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The Killid Group
"I am proud of my wife!"Written by Mohammad Yaseen Yaseen in Paktika
Monday, 04 April 2011 09:05
He was 20 when he left his young wife and returned 47 years later only to see his aged spouse waiting for him.
"I migrated to India for work," 67-year-old Abdul Zahir, a resident of Yusufkhil District in the southeastern Paktika Province, told Killid about his extraordinary migration. "There were no job opportunities for me in Afghanistan and my intention was to earn money and return quickly."
As he reached India, it took him a long time to find a job and settle down in the world's second most populous country where unemployment rates were staggering. In 1960, when Zahir migrated, India was one of the poorest countries on earth but young rural Afghan men were travelling there in search of jobs, businesses and other economic opportunities.
He chose to live in Hayderabad State and rented a room in Dakhan area, which is known as a Pathan neighborhood, where he was selling clothes.
"47 years is a very long time and I faced tremendous problems while I was away from home. The most disturbing feeling is that I returned home empty-handed because I lost all my earnings in India," he said. Zahir did not specify exactly how he lost all the savings of his 47 years of work but only said that he turned "bankrupt".
Thousands of Afghan men and young boys particularly from Paktika, Patia, Khost and Ghazni provinces migrate to Iran, Saudi Arabia, Kuwait, United Arab Emirates, India and even Pakistan to earn their high wedding costs, dowries and improve their economic situation. High marriage expenses and dowries push vulnerable Afghan households into poverty and prompt other social hurdles, according to a report by the Afghanistan Research and Evaluation Unit which was released in late 2010. A Killid investigative report in March 2011 found out that tribal councils in several provinces were seeking to curb high marriage costs and put a reasonable limit to the dowries which are paid by the groom to the family of the bridegroom.
"I forgot other values"
"Once I was arrested on narcotics charges in India and it took me almost a year to clear the charges," said Zahir who vehemently denied drug addiction.
"I was entirely obsessed with making money and totally forgot about other values in my life," he said in a regretful tone adding that it was his greed for wealth that ruined his own and his wife's life.
"Throughout the 47 years, I prepared to return to home on numerous occasions but was delayed for unforeseen reasons. Sometimes I would say, let's finish this job and make the final profit and return and sometimes I would fall sick."
Zahir was 14 when he married a girl younger than himself. It was an arranged marriage decided by his father who was a well-respected tribal elder. He spent six years with his bride, which were the most happy years of his youth-hood, and the couple made two daughters. Upon his return, Zahir found that both his daughters had already married and that he was the grandfather of several grandchildren.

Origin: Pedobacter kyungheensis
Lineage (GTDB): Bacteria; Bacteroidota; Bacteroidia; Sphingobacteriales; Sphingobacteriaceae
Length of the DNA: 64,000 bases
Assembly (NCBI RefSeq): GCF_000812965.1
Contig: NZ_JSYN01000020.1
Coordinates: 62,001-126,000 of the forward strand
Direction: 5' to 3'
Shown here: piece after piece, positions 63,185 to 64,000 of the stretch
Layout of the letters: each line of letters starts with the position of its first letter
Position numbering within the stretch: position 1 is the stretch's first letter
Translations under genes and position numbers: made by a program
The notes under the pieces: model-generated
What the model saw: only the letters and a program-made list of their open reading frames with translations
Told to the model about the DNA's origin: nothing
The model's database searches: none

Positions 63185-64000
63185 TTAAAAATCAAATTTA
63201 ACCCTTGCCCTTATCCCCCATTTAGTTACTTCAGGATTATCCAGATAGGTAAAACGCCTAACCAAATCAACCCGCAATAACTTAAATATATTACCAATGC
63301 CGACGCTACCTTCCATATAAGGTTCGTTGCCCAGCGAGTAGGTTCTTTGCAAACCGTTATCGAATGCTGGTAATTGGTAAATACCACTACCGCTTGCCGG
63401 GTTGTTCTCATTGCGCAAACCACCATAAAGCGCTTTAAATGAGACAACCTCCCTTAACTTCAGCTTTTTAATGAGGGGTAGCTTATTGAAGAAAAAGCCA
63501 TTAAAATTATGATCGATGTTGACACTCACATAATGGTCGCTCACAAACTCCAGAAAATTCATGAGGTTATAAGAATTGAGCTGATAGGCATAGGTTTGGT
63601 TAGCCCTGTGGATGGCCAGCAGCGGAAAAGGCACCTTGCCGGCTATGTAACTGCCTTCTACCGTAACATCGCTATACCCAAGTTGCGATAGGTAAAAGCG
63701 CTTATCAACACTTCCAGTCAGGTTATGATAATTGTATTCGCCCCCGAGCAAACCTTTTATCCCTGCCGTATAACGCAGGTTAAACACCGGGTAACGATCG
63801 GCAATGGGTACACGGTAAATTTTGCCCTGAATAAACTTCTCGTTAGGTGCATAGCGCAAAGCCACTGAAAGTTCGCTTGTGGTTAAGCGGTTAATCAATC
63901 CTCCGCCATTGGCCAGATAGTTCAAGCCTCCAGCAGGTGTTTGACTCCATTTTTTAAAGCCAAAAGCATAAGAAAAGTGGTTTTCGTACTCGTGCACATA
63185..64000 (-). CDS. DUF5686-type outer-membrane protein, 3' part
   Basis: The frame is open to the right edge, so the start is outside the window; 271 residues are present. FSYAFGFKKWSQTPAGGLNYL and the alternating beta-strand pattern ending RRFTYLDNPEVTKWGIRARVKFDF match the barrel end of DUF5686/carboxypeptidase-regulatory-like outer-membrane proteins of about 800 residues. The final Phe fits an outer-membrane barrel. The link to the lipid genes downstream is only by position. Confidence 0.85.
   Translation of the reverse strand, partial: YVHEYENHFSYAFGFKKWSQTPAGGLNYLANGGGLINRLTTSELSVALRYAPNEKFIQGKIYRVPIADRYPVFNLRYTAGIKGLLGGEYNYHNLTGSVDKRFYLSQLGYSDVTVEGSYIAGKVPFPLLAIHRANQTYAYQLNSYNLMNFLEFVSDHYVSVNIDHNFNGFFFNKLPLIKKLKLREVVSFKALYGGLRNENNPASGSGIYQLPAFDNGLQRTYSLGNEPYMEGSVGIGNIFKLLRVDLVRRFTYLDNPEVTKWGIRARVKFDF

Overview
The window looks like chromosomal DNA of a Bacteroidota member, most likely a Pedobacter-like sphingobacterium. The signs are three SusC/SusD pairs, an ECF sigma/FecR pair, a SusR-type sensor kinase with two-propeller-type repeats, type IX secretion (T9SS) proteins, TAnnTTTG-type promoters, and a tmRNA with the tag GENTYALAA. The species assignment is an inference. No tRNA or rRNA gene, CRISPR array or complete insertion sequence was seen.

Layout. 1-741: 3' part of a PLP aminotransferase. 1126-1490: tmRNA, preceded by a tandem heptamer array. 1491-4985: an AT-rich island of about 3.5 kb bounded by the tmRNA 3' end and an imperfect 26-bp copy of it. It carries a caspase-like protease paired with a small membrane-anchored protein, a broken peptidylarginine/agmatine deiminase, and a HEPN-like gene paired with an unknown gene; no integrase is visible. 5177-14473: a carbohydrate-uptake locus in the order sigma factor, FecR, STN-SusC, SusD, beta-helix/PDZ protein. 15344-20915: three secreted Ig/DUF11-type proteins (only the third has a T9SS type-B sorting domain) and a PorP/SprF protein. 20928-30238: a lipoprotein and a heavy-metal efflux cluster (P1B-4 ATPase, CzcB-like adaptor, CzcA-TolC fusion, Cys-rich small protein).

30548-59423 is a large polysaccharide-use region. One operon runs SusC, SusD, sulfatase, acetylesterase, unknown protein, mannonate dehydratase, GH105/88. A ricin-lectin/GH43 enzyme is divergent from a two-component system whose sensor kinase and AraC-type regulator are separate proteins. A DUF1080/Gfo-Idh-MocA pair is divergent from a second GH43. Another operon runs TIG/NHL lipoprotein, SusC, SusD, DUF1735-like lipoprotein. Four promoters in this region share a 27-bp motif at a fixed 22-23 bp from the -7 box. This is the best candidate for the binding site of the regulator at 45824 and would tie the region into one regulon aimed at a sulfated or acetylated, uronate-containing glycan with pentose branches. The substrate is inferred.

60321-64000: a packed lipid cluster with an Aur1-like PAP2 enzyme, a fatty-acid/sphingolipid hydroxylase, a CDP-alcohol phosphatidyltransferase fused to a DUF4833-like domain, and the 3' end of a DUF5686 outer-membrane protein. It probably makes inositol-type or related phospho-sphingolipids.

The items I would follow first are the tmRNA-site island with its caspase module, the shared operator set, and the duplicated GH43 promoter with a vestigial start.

While Zahir was abroad earning money, his wife was at home taking care of the household affairs and looking after her children. The Killid reporter was not allowed to interview the woman who spent 47 years of her life lingering for her husband. As per the local traditions, she could not abandon her in-laws and marry another man. She was always reminded that her husband had gone abroad for work and that he would return home with money to make their life better. There were no communication means between the couple for decades as there was no telephone facilities in Paktika and also because both Zahir and his wife cannot read and write.
"I am very grateful to my wife who spent the best time of her life waiting for me - I am proud of her," Zahir said about his wife. "I really regret what I did to my wife but there is nothing I can compensate her lost life. If I were a young guy again, I would never travel abroad and would stay in my village no matter how poor I might be." Obviously, Zahir's regrets cannot heal all the problems his wife suffered during his absence. Traditions and customs, particularly in rural parts of the country, are sometimes major causes of women's rights violations but the victims lack access to legal and social protections services, according to human rights organizations.
Zahir says he tells his unfortunate experience to other young men in his village and warns them about the risks of migration.
Ironically, Zahir blames war, poverty and unemployment in Afghanistan for his miseries. "If there were peace and jobs in our country why would I had gone to India to earn a living?"
In Afghanistan the war started subsequent to the Soviet invasion in 1979 but Zahir had migrated in early 1960s. When reminded that the war started long after his migration, Zahir only said that he was poor and wanted to earn money in India. While Zahir regrets his decision to migrate for almost half a century, his wife mourns a life which was ruined by her husband's mistakes. As I conclude Zahir's life story, a Pashto proverb comes into my mind which can be translated into English as: "Earning a life at home is far better than away."
Saturday, 07 April 2012 06:37 |
neemaat hassan khan khawazak
HI this is neemaat from london for higher education and i will back to my country and i will never travel to abrod i miss my family too much so i request you people the enjoy every moment of your life with your family really then you will miss them too much. special thanks to Mohmmad Yaseen
Saturday, 07 April 2012 06:35 |
this is so touchy and heartbreaking story. I can only imagine how hard that would be for a wife to spend her all young-hood waiting to her husband.
Saturday, 07 April 2012 06:35 |
I would say that is all due to lack of knowledge. Selfish and stubborn culture.